In front of the television cameras, Israeli President Shimon Peres said that his meeting with US President Barack Obama on Tuesday had revealed no rifts between the two governments when it comes to making peace in the Middle East.
"There is no space between us and the United State," Peres told reporters after leaving the White House.
But a meeting with US Vice President Joe Biden demonstrated that great tension still exists over Jews living and building on their ancestral lands in Judea and Samaria.
Earlier on Tuesday, Biden had told the annual gathering of the American-Israel Public Affairs Committee (AIPAC) that Israel must stop building Jewish homes in Judea and Samaria if it wants peace.
Similar demands by the present and past US administrations usually focus on the construction of new Jewish settlements, but in reality even the building of new homes inside existing Jewish communities elicits outrage and condemnations.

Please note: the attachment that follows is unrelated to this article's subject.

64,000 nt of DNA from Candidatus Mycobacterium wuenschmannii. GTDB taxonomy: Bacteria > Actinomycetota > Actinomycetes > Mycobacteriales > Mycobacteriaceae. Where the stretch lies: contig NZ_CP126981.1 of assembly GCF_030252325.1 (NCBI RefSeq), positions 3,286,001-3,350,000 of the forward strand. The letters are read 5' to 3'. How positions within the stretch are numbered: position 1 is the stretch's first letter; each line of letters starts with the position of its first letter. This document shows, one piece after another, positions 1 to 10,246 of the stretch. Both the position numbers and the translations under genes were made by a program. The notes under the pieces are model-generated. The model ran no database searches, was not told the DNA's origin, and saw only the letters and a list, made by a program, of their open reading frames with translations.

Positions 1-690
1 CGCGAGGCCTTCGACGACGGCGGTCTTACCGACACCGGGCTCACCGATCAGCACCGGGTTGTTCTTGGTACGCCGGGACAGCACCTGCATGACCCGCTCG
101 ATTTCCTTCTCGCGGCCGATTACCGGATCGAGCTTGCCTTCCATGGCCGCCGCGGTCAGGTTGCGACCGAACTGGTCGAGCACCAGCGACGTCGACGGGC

In his meeting with Biden later in the day, Peres said, "Israel cannot instruct settlers in existing settlements not to have children or get married."
Meanwhile, Tony Blair, envoy for the US-led Quarter of Middle East mediators, revealed on Wednesday that the group will soon present a framework for ramming through the creation of a Palestinian state.
Speaking to Palestinian reporters, Blair said people should start to have some hope, since this framework was being vigorously worked on at the highest levels of the American government.
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